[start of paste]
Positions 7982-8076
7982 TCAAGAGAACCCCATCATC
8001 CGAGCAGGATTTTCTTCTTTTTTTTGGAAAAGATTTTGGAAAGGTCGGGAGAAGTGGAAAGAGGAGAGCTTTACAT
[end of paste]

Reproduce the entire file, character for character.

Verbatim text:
Positions 7982-8076
7982 TCAAGAGAACCCCATCATC
8001 CGAGCAGGATTTTCTTCTTTTTTTTGGAAAAGATTTTGGAAAGGTCGGGAGAAGTGGAAAGAGGAGAGCTTTACAT